It’s a good day here at UPOXX headquarters (imagine pictures of computers drawn in crayon on the side of a cardboard box) as we’ve officially managed to mention Lou Bega twice. First, in Danger’s post about the Goo Goo Dolls and Michael Jackson’s son appearing on 90210, and again for this post, about music industry revenues rising for the first time since 1999, when Smash Mouth’s “All Star” and, yes, “Mambo No. 5” were all the rage. Where have you gone, Joe DiMaggio, I mean, Lou Bega? Anyway, according to the Hollywood Reporter:
The International Federation of the Phonographic Industry reports that global revenue rose 0.3 percent last year to $16.5 billion. Although the revenue bump was modest, the IFPI says that it was the first sign of industry growth since 1999.
Digital income is fueling the economic improvement. Revenue from downloads, subscription and advertising-supported ventures grew 9 percent to $5.6 billion in 2012. The IFPI also reports that the number of people paying to use subscription services leapt 44 percent to 20 million worldwide. (Via)
Translation: people still aren’t buying music the way they used to, but they are subscribing to streaming services like Spotify and Rdio, which helps things out a smidge, although not for the artists, really.
Another study out Tuesday from the NPD Group said that music file sharing declined “significantly” in 2012.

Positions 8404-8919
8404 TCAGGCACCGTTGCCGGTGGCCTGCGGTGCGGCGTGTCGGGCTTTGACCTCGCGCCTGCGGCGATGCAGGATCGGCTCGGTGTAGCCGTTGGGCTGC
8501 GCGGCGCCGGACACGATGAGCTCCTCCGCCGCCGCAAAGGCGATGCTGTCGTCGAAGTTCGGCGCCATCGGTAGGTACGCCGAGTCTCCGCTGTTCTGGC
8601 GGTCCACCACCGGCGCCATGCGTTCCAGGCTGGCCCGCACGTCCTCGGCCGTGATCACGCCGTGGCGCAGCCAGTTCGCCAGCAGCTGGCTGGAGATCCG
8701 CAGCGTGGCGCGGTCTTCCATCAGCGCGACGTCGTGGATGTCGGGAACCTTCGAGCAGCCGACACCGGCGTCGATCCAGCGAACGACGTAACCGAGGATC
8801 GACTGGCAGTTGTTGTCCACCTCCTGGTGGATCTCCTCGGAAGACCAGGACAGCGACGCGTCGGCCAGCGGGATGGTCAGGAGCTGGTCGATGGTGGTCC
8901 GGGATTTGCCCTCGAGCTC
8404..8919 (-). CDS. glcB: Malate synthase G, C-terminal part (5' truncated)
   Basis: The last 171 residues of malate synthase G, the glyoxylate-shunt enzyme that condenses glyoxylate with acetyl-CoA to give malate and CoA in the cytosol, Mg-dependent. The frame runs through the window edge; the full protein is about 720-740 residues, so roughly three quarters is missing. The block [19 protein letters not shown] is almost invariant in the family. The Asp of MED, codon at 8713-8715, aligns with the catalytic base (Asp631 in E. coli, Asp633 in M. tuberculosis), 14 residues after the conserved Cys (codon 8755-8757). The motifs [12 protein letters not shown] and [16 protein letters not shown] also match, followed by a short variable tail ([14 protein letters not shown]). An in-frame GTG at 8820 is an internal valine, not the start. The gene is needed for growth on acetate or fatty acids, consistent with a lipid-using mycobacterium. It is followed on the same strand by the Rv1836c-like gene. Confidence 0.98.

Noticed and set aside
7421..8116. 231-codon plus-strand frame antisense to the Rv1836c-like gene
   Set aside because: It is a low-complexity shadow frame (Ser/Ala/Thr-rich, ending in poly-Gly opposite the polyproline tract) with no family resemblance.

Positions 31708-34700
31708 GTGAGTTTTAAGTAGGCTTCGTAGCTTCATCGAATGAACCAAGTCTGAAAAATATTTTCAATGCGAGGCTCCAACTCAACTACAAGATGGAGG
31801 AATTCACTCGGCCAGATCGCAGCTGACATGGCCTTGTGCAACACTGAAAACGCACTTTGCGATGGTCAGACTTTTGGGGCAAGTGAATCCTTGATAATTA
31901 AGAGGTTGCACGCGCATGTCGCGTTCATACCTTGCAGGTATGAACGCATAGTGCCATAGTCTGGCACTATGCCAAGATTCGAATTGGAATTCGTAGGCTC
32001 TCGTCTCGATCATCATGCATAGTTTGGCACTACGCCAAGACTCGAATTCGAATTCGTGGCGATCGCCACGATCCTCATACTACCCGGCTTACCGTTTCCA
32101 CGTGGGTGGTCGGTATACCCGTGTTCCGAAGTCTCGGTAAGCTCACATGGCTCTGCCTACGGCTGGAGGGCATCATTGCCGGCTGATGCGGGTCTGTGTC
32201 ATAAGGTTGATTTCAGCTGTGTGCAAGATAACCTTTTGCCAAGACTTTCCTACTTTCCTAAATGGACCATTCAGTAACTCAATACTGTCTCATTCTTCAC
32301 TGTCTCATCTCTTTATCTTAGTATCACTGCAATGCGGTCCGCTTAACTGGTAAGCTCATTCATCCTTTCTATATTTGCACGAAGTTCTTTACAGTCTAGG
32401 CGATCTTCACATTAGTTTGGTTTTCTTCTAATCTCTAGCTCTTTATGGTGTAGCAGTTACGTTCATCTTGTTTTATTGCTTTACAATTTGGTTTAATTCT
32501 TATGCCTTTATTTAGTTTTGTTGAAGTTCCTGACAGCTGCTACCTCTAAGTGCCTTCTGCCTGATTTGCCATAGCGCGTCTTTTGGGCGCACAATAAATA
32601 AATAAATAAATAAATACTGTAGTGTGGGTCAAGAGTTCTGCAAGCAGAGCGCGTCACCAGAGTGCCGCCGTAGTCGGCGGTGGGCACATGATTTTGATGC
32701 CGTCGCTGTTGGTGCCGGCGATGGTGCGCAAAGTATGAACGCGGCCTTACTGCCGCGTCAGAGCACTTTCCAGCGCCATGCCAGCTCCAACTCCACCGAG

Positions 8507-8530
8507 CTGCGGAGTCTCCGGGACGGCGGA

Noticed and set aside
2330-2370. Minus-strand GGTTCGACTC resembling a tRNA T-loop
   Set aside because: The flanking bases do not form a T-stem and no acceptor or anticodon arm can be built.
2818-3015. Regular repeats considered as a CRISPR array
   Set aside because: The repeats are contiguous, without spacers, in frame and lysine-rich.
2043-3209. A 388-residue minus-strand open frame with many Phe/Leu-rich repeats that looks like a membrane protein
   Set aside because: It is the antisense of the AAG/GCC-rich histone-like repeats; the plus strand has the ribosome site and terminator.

The NPD Group estimates from consumer surveys that 11 percent of Internet users ages 13 and older used P2P services to download music in 2012. That’s down from one in five Internet users who were downloading at the P2P peak in 2006. It’s also a steady trend. Last year, for example, NPD reported that 13 percent of Internet users were downloading music from P2P.
As for volume, NPD says there was a 26 percent decline in illegally downloaded music. Music consumers also are shifting their habits even on legal music sharing. Music files burned and ripped from CDs owned by friends and family fell 44 percent and music downloads from digital lockers decreased 28 percent. (Via)
Again, this is good news for the music industry as a whole, but despite an occasional blip like Adele, we’re never going to return to the halcyon days of the late 1990s, when Shania Twain’s Come On Over sold over 20 million copies…in the United States alone. Bands earn their money through their songs being used in commercials and touring, and the merchandise that’s sold while touring, so while the reports above are encouraging, in the long run, they don’t really mean anything for musicians. Except to Lou Bega, who’s just happy to get the Google Alert.